Changes to Texas Property Owners’ Association Law
The 2021 Texas Legislative Session brought about numerous changes to Texas Property Owners’ Association Law. The changes to Condo law and HOA law include both mandatory and permissive actions that residential subdivisions, condominium associations, and townhome communities must make to their daily operations. What follows is a summary and analysis of some of those changes made during the 2021 Legislative Session as well as a breakdown of actions associations must make so as to be compliant with the new laws. Should you have any questions, please feel free to reach out to Manning & Meyers and we will be happy to assist you in your compliance efforts.
Mandatory Actions for Residential Subdivisions and Townhomes
1) Filing of Dedicatory Instruments in Real Property Records
Ensure that all dedicatory instruments are filed in the real property records in each county where the association is located. Dedicatory instruments are each governing instrument covering the establishment, maintenance, and operation of an association. They include restrictive covenants, bylaws, rules and regulations, and any amendments thereto.
2) Adjust Your Maximum Resale Fees
Decrease the maximum fee charged for a resale certificate to $375.00. Decrease the maximum fee charged for an updated resale certificate to $75.00.
3) Ensure all Dedicatory Instruments are on a Website Available to the Members
If you are an association that is either greater than 60 lots or managed by a management company, you must ensure that you have a website that is available to all members. Further, you must ensure that all your dedicatory instruments appear on that website.
4) Update Your Management Certificates
You must update your management certificates to now also include: any amendments to your declaration, the telephone number and email address of the manager of the association, the website address of the association, and the amount and description of any fee charged by the association related to a property transfer within the subdivision. An update must be on file with the county clerk by September 1, 2021.
5) File Your Management Certificate with The Texas Real Estate Commission
You must ensure that your Management Certificate and any future amendments thereto are filed with the Texas Real Estate Commission by June 1, 2022, after they are filed with the county clerk’s office.
6) Change the Members of Your Architectural Review Committee
You must ensure that all members of your Architectural Review Committee are comprised of members who are not board members, their spouses, or members of their household.
7) Create a Formal Denial Letter for Architectural Request Denials
You must ensure that all denials of Architectural Changes be sent via certified mail, hand delivery, or electronic mail, and include the basis for the denial, changes the owner may make, if any, as a condition for improvement, and the right of the owner to appeal the denial to the board.
8) Appeal Hearings Before the Board of Architectural Request Denials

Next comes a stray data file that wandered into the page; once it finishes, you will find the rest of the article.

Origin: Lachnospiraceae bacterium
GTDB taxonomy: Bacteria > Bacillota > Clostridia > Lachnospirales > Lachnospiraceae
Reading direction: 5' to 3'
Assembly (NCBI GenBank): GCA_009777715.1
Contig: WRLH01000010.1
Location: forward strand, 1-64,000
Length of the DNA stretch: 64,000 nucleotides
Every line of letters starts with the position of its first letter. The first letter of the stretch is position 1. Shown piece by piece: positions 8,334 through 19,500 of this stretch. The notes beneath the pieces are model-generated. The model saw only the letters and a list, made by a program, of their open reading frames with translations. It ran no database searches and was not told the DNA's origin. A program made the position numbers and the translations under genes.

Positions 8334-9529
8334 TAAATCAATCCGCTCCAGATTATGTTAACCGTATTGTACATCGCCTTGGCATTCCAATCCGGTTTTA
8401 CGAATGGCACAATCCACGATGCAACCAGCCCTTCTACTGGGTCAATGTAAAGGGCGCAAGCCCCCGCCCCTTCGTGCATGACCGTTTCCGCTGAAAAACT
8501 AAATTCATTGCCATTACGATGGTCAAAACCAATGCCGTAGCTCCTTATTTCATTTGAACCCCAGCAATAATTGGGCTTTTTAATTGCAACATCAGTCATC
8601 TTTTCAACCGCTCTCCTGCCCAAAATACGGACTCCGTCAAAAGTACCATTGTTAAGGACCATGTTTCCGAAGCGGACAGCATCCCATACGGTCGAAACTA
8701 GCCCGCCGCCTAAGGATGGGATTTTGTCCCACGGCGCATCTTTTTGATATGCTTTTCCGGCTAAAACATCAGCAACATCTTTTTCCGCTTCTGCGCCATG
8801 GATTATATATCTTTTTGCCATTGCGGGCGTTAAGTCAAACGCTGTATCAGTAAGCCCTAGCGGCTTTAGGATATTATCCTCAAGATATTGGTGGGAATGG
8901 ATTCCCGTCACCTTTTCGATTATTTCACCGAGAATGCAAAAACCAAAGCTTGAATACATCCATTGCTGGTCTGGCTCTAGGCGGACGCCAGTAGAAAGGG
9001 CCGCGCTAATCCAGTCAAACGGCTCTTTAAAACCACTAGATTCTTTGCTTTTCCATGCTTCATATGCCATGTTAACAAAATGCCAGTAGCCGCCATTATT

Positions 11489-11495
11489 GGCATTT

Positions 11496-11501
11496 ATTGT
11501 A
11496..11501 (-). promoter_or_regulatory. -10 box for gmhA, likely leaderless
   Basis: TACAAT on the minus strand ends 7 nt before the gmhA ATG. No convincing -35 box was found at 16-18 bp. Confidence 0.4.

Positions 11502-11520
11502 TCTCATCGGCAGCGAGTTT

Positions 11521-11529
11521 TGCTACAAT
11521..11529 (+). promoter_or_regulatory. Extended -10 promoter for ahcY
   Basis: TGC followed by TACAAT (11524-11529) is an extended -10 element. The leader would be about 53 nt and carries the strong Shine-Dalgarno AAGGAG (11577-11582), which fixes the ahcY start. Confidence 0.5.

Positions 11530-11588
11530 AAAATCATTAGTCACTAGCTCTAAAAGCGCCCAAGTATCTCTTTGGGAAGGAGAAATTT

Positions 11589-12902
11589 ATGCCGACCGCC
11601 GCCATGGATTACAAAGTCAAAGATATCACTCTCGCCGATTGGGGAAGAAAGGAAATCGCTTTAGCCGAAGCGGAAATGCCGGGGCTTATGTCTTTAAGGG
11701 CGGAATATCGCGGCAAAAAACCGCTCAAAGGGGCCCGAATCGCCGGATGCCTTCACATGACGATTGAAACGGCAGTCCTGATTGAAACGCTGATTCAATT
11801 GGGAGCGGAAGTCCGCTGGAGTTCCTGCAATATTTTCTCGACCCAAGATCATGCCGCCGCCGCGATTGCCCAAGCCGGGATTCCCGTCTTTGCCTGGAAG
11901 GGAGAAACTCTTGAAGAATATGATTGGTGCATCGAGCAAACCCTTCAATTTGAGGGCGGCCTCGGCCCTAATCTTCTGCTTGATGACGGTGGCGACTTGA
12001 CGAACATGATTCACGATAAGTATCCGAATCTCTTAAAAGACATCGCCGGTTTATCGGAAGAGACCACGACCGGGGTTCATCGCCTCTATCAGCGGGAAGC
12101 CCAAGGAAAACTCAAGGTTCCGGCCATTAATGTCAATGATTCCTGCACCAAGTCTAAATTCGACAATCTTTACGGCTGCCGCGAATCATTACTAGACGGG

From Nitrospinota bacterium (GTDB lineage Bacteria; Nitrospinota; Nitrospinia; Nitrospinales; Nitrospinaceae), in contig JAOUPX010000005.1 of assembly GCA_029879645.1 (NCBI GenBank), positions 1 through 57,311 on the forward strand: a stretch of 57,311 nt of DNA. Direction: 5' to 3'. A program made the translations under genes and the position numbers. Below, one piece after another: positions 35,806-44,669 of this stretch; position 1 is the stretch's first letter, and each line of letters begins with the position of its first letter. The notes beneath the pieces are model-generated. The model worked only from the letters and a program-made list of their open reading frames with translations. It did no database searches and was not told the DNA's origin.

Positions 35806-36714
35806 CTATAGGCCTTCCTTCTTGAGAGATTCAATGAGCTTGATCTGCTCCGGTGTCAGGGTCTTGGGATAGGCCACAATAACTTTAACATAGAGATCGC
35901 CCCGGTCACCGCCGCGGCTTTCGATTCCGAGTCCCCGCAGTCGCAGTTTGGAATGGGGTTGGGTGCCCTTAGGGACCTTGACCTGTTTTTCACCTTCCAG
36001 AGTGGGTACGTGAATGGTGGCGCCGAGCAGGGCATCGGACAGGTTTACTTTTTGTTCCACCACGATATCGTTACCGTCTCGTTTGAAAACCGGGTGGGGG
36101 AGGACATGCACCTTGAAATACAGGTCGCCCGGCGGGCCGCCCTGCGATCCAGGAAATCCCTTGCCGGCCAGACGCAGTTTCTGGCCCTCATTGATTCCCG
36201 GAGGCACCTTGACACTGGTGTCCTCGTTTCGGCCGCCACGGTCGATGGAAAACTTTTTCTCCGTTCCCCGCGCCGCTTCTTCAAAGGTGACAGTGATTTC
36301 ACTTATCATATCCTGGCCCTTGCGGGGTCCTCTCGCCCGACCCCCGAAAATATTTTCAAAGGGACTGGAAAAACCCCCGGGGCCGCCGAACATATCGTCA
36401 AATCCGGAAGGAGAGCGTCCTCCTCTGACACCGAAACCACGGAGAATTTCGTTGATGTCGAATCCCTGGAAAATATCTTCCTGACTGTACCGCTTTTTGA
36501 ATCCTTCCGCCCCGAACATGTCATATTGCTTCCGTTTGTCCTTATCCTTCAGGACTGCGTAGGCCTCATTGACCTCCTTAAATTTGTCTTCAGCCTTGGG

Every owner who requests a hearing before the board as related to the denial of their request for an architectural change must be granted their request for a hearing. The notice and hearing procedures are similar to finding hearing procedures under Texas Property Code Section 209.007.
9) Increase the Time Period for Notice of Regular Board Meetings
You must ensure that members are provided at least 144 hours (6 days) notice of regular board meetings if the association notices these meetings online or by posting in a conspicuous place within the community.
10) Establish a Bids Process for Contracts in Excess of $50,000
You must establish a process that requires the solicitation of bids or proposals for contracts that will cost more than $50,000.
11) Send an Owner a Certified Mail Notice & Opportunity to Cure Prior to Credit Reporting
You must send a delinquent owner a notice via certified mail and provide them an opportunity to cure the delinquency in accordance with Section 209.006 prior to reporting an owner to a credit reporting service.
12) Increase the Cure Period to 45 days in Certified Mail Collection Notice
You must increase the time allowed by owners to cure a delinquent balance delineated within the certified mail notice sent to an owner in accordance with Section 209.0064 of the Texas Property Code. The cure period in the notice must be increased to 45 days.
13) Stop Charging Owners for Credit Reporting
You may no longer charge a delinquent owner for reporting their balance to a credit reporting service.
14) Send Owners Notice Prior to Credit Reporting
Prior to reporting a delinquent owner to a Credit Reporting Service, you must send that owner notice and opportunity to cure the delinquency and provide them an opportunity for a hearing.
15) Provide Owners Evidentiary Packets Prior to Section 209.007 Hearings Before the Board
At least 10 days prior to a hearing conducted under Section 209.007 of the Texas Property Code (e.g., fines, property damage, suspending the right to use the common area, etc.), you must provide the owner an evidentiary packet which contains all documents, photographs, and communications you intend to introduce at the hearing.